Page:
HSE halts tender process for GP service

 

The Health Service Executive (HSE) has terminated a tender process aimed at securing a company or group to provide out-of-hours general practitioner services in north Dublin - one of the main points of the Government's 10-point plan to tackle overcrowding in hospitals in accident and emergency (A&E) departments.

The HSE said yesterday that the submissions received during the tender process did not meet the quality standards required.

It said it would now pursue alternative arrangements to put the service in place.

The HSE said that during the tender process, its most important requirement - that patients be seen and treated by fully-qualified GPs - had not been met. Informed sources said some of the tenderers sought to have services provided by locum GPs or by non-consultant hospital doctors (NCHDs) who had not undergone specific general practitioner training programmes. This was unacceptable to the HSE.

Dr Ray Walley, chairman of the North Dublin Out-of-Hours Committee, one of the groups which submitted a tender, said last night he was shocked at the HSE decision.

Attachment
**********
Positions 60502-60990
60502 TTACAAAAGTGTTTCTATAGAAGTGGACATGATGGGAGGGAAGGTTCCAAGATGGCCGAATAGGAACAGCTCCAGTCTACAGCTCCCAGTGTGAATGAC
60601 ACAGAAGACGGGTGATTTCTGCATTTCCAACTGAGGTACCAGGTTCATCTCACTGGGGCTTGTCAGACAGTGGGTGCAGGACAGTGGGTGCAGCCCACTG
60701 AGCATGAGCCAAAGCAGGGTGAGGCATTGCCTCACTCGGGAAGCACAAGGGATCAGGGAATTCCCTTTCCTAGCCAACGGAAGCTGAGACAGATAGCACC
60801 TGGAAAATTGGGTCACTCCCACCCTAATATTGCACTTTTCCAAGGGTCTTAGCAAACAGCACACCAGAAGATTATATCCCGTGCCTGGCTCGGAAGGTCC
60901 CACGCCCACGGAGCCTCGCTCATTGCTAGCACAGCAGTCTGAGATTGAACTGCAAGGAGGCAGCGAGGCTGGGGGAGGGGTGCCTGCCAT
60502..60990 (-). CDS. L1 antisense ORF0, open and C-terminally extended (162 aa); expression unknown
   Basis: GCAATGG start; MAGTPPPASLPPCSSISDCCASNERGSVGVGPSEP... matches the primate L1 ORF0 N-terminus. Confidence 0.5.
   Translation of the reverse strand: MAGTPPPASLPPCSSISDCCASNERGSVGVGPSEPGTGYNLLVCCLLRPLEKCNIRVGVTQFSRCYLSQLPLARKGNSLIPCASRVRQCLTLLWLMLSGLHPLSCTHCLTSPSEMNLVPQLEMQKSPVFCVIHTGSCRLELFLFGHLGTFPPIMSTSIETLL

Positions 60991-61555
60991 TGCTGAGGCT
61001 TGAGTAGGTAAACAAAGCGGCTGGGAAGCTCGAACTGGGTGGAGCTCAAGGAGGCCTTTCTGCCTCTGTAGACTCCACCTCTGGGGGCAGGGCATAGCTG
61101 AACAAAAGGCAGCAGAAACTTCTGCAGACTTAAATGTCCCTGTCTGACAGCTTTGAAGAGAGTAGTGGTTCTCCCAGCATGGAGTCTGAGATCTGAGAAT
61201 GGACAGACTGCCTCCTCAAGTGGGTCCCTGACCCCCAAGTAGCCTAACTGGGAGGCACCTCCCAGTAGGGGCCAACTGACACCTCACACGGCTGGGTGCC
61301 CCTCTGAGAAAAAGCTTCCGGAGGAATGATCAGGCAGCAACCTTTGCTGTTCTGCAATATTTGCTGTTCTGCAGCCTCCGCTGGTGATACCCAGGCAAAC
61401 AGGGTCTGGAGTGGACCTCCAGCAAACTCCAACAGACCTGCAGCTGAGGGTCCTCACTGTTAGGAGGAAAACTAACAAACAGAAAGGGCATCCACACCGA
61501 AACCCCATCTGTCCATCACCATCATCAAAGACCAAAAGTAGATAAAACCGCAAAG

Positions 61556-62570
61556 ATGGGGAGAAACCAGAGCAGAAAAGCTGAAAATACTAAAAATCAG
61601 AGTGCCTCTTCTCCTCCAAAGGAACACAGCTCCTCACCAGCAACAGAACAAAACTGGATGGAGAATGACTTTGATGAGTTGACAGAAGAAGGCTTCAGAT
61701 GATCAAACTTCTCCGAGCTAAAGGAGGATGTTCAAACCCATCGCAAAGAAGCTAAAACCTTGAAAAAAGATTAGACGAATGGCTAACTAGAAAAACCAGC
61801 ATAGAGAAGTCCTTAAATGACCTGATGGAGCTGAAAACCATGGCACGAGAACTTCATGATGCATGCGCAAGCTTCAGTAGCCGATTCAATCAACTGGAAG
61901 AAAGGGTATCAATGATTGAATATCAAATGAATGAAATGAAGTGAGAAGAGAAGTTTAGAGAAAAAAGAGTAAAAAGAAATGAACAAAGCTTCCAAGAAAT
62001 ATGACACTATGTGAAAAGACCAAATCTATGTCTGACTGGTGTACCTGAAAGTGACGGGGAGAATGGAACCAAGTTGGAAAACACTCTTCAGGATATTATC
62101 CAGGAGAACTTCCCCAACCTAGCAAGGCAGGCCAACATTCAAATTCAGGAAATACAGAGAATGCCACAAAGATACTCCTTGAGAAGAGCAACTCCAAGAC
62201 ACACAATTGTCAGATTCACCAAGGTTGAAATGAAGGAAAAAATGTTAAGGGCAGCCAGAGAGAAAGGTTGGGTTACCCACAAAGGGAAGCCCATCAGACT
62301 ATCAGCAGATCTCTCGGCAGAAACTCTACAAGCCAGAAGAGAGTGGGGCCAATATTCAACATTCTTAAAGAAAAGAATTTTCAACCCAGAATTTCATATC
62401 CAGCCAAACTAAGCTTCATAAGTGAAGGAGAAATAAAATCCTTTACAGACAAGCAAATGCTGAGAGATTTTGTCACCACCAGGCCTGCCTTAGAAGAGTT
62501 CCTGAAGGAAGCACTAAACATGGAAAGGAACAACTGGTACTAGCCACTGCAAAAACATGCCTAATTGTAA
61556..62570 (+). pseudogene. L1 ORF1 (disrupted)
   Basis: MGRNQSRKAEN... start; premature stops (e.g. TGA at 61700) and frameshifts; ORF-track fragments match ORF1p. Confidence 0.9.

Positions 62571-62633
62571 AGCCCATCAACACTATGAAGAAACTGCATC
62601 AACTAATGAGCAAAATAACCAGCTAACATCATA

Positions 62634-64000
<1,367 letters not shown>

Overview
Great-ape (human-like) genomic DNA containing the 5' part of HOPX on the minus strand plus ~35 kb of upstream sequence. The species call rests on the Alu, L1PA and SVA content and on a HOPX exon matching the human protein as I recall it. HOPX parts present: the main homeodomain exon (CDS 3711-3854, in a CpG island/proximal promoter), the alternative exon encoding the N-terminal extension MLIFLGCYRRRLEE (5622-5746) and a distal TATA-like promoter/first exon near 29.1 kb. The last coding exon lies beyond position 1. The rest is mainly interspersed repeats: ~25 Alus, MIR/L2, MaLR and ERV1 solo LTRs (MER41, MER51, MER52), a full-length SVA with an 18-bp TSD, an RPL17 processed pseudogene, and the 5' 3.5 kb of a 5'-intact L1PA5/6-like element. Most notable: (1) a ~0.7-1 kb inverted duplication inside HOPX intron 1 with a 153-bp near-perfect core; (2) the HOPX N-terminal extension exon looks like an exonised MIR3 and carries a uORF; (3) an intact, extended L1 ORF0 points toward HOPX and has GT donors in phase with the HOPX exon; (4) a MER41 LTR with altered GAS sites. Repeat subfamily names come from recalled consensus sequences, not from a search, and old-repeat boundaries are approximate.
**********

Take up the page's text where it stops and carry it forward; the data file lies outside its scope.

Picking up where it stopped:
He described as a blatant lie any suggestion that his group had sought to use inexperienced NCHDs. He said that all GP co-operatives used locums but that these had to meet criteria set down by the HSE.

Dr Walley said there was a manpower crisis in north Dublin and that on occasions local GPs would not be able to provide some out-of-hours shifts.

He said the 220 GPs in north Dublin wanted to see a properly-resourced out-of-hours service provided on a co-operative basis similar to that in place in many parts of the country.

Labour Party health spokeswoman Liz McManus said the abandonment of the tender process would have major repercussions for A&E services in north Dublin and that it represented a major climbdown from the objectives set out in the Tánaiste's 10-point plan. She said it would lead to even more stress on A&E services in Beaumont and Mater hospitals.

The HSE said it would now immediately engage directly in wider consultation with groups which could supply out-of-hours GP services. It said it was confident this could be achieved.

"The service envisaged by the HSE for north Dublin will be provided from fully-equipped clinical centres, staffed by on-duty general practitioners, who will be supported by nurses, administrative staff and drivers. The service will operate each evening, and throughout the day at weekends and on bank holidays."